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DAT Solutions has reached a deal to acquire the Freight Market Intelligence Consortium, a subscription-based benchmarking and analysis service, DAT announced June 1.
DAT, which operates an online freight marketplace and produces market intelligence, is gaining the service through a deal with supply chain consulting service Chainalytics. Terms were not disclosed.
“DAT being in the data and analytics business for 10 years now, we knew FMIC well. FMIC knew us, ” DAT President Claude Pumilia told Transport Topics. “We started meeting to get to know each other and do what would be the typical due diligence process. We found on both sides there was a very serious cultural fit.”
Chainalytics, which is owned by a private equity firm, began the search for a buyer several months ago.
Pumilia added, “I still recall, when we first met face to face, we were all kind of struck by how well this really fits. We have a perspective that’s really deep on the spot market and FMIC is really deep on the contract market. Things really aligned.”
DAT offers real-time spot market transaction pricing, to which FMIC will add intelligence and rate modeling expertise in the contract market. This combination could position the company to develop new services for analytics and forecasting on the global freight and supply chain markets, DAT said.
“When we met with the team at DAT we quite quickly realized their focus is where we want to be,” Gary Girotti, executive vice president of supply chain intelligence and technology products at Chainalytics, told TT.
DAT said the acquisition extends its market and pricing intelligence to include $118 billion worth of global shipment data across multiple transportation modes, including truckload, less-than-truckload and ocean freight. FMIC represents almost $50 billion in actual freight transactions from roughly 200 companies across manufacturing, retail, wholesale and third-party logistics, DAT said.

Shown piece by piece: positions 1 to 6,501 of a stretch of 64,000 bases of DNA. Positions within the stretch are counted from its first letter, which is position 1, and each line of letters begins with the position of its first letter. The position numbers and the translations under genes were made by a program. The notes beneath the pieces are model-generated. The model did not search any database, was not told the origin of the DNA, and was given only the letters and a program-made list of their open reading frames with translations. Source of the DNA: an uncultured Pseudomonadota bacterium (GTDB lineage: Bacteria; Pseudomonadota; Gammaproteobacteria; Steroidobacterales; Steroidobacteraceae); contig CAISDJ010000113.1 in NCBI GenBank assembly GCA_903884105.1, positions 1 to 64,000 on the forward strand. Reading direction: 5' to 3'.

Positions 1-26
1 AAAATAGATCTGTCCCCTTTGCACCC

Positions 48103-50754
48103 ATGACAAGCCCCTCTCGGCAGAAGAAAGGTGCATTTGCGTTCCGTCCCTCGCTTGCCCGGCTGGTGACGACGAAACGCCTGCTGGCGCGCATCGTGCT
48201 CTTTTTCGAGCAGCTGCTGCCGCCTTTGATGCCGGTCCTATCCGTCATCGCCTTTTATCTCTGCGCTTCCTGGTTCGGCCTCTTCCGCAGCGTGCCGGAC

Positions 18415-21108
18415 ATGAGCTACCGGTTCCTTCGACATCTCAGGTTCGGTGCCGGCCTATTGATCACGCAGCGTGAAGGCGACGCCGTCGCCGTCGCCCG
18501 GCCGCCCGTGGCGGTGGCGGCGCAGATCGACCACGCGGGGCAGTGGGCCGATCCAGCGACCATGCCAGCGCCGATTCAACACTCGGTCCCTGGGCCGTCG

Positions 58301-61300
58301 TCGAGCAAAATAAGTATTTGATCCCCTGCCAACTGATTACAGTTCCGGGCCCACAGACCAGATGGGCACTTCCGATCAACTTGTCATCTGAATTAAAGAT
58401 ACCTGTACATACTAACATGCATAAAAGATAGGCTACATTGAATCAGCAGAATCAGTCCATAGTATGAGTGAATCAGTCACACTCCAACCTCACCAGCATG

“They’re very focused on growing and expanding the capabilities of data analytics and its capabilities within the transportation market,” Girotti said. “We have a very complementary customer set. We are very heavily on the shippers’ side but don’t have much of a presence on the brokerage side, while DAT is the reverse. So that worked out quite well.”
FMIC will be integrated into DAT but operate much as it has before. DAT has two main sub-brands; its traditional freight matching side, called DAT One, and its data and analytics side, called DAT iQ.
“DAT iQ is RateView, plus FMIC, plus future data and analytics products,” Pumilia said. “Fundamentally what FMIC will do is accelerate our existing plans in data and analytics and bring us a whole new capability around modeling and the understanding of what’s going on between the shipper markets. It will be part of the DAT iQ offerings.”
Girotti will lead a group within DAT that will be formed out of FMIC.
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